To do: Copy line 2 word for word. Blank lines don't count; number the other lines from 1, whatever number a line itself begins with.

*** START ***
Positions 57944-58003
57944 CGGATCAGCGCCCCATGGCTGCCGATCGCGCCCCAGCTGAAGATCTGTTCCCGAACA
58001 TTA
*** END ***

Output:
57944 CGGATCAGCGCCCCATGGCTGCCGATCGCGCCCCAGCTGAAGATCTGTTCCCGAACA